$3.6 Million for Research to Address Hearing Loss

The Assistant Minister for Health has welcomed a $3.6 million Australian Government funding boost for research into hearing loss prevention.

Page last updated: 20 October 2014

PDF printable version of $3.6 Million for Research to Address Hearing Loss (PDF 269 KB)

20 October 2014

The Assistant Minister for Health, Fiona Nash, has welcomed a $3.6 million Australian Government funding boost for research into hearing loss prevention.

The new funding, for three innovative hearing research projects, is part of a $539.8 million investment in health and medical research announced by the Prime Minister, Tony Abbott and the Minister for Health, Peter Dutton, today.

“As hearing services is within my area of responsibility I am very pleased that funding from the Department of Health’s Hearing Loss Prevention Programme has been awarded to these projects,” Minister Nash said.

“One of the projects is to help improve the language skills of infants with permanent hearing loss, another investigates a potential way to prevent middle ear infections by targeting bacteria, and a third addresses middle ear infection amongst Indigenous Australian children,” she said.

“One in six Australians is affected by hearing loss, with that figure estimated to worsen to one in every four Australians by 2050.

“Hearing loss has a significant impact on an individual’s capacity to communicate and participate in social situations and can affect a person’s education and employment opportunities.

“These three research projects are exciting, innovative and hold real potential to improve the lives of thousands of Australians.”

Research Highlights:

Professor Amanda Leach, Menzies School of Health Research, Centre of Research Excellence ($2,499,750)

Professor Leach leads the Centre of Research Excellence in Indigenous Children's Healthy EARs, which focuses on middle ear infection, or otitis media (OM). OM is common amongst young children but especially prevalent amongst Indigenous Australian children. The infection can lead to hearing loss if it is not properly treated, which has significant educational and social impacts for the child. This CRE will seek to improve awareness, prevention and treatment of OM in Indigenous Australian communities to ensure better outcomes for Indigenous children.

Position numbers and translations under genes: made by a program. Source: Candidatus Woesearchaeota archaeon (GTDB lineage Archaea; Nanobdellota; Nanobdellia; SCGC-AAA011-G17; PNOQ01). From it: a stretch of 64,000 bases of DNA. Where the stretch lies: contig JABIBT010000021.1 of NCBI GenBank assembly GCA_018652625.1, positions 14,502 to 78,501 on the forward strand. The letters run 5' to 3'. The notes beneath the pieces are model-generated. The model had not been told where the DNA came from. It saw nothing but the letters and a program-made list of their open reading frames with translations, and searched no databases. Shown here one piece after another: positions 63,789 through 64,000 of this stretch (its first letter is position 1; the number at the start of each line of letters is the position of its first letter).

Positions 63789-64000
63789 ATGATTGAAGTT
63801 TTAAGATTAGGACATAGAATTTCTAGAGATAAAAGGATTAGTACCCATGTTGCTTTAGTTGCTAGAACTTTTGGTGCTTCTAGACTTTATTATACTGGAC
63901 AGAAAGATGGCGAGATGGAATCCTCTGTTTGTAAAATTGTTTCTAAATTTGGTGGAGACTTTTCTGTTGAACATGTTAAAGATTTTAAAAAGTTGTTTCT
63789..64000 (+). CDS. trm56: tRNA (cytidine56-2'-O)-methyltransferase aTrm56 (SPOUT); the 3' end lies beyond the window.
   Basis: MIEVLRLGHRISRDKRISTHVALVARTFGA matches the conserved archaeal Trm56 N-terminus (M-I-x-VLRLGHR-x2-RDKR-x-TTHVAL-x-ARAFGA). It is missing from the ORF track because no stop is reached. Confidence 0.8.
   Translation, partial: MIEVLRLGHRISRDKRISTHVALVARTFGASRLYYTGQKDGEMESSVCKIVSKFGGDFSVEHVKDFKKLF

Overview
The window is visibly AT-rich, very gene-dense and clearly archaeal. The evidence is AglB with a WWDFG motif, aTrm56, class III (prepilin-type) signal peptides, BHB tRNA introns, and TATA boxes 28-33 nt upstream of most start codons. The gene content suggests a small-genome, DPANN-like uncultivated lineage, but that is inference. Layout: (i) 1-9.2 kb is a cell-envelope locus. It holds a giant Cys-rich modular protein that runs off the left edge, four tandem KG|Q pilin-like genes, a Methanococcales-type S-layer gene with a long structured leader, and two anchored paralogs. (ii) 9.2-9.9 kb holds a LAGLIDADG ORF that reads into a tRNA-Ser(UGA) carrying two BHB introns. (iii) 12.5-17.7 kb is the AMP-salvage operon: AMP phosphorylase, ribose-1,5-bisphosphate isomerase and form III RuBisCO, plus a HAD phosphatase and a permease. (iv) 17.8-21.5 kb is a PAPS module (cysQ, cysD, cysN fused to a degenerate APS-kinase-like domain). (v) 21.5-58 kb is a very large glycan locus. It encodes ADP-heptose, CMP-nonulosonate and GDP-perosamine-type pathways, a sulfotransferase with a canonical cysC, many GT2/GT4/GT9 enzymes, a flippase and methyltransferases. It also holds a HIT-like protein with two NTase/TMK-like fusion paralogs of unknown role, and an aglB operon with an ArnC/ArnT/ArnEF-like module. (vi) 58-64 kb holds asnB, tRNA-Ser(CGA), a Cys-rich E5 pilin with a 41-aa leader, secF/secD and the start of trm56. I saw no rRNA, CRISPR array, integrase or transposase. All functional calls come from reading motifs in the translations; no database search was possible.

Dr Lea-Ann Kirkham, University of Western Australia, Project Grant ($431,830)

Middle ear infections are the most common reason for a child to be given antibiotics and undergo surgery worldwide. Indigenous Australian children have the highest rates of severe infection in the world, which impacts on speech development and quality of life. Dr Kirkham’s research will investigate new bacterial ways to prevent middle ear infections.

Dr Teresa Ching, Australian Hearing, Project Grant ($678,193)

Dr Ching’s research aims to close the language gap between children with and without permanent hearing loss. The team will use a world-first clinical tool to identify infants with the greatest hearing deficits and help them reap the language benefits early cochlear implantation offers.

Media contact: Kay McNiece, Senator Nash’s Office, 0412 132 585

View by date:

Top of Page